Yuuji is quarantined after coming in contact with one of the creatures but is released when he recovers from his injuries. However, his blood tests later indicate that the virus has evolved and is attacking the nanomachines in his body. CURE orders Yuuji's arrest, but he escapes and takes Ai hostage. When his condition worsens during the journey, Ai heals him with her powers. Other NOA soldiers catch up to the two and help them escape, but are soon found by CURE units. Unwilling to see Yuuji and the others hurt, Ai decides to leave with the CURE soldiers. At the NOA facility, the infected soldiers become victims of the virus as the nanomachines are destroyed. Yuuji is forced to fight them and the CURE units sent to kill them at the same time. Ai finds out that Yuuji is in danger and asks that she be taken to the facility. She realizes her feelings for Yuuji and projects them with her powers to eliminate the virus. A larger outbreak occurs elsewhere in the city, and the virus further evolves to mimic the nanomachines' abilities. Yuuji delays the creatures' advance as Ai creates the projected being once again. She uses all her power to purge the infected area of the virus. In an epilogue, both Yuuji and Ai are discharged from CURE and spend time together, happy to be free from their duties at last.


The first episode of Zaion was published on the Internet on October 4, 2001. It was one of the few instances of a new series being introduced on the Internet before it was broadcast on television. The first two episodes aired later that day on the Kids Station television network. The network also aired the final episodes of the series on November 3, 2001.[3] The ending theme song for the series is "Lunatic Trance: Shizuka naru Zekkyō" (Lunatic Trance~静かなる絶叫~), which was released as a maxi single on November 21, 2001.[4] The song was later included in Gonzo's compilation release of music from its anime works in 2006.[5] The series did not have an opening theme.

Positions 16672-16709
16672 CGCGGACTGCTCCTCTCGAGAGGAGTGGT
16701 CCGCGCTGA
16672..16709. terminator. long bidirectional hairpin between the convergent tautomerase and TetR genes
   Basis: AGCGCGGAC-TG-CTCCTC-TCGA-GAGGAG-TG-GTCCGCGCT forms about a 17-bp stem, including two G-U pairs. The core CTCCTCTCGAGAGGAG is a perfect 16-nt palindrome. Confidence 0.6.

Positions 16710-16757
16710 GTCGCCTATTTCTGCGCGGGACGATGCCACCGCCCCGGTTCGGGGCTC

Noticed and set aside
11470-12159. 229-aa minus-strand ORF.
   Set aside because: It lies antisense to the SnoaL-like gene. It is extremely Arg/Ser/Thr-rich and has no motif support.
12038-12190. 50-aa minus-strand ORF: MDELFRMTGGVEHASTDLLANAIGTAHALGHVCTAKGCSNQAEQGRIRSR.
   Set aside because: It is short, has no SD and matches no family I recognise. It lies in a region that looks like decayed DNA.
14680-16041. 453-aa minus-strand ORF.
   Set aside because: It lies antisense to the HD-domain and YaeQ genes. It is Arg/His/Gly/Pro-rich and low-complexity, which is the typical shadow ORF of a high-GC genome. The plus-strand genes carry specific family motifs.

Each episode of Zaion was released monthly on DVD by Japanese distributor Media Factory. The first episode was released on February 22, 2002,[6] and the final episode was released on May 31, 2002.[7] ADV Films licensed the series for the English language and released the episodes in pairs in 2003.[8][9] It then repackaged the series into one set, released on February 3, 2009.[10] Madman Entertainment licensed Zaion for distribution in Australia and New Zealand and released its boxed set on July 26, 2006.[11]

No. Episode title Original air date
1 "Encounter"  October 4, 2001
2 "Farewell"  October 4, 2001
3 "Notice"  November 3, 2001
4 "Presence"  November 3, 2001


Remote controlled robots, drawn with 3D computer animation, defend against victims of the epidemic. Gonzo has been criticized for the low quality rendering of 3D graphics.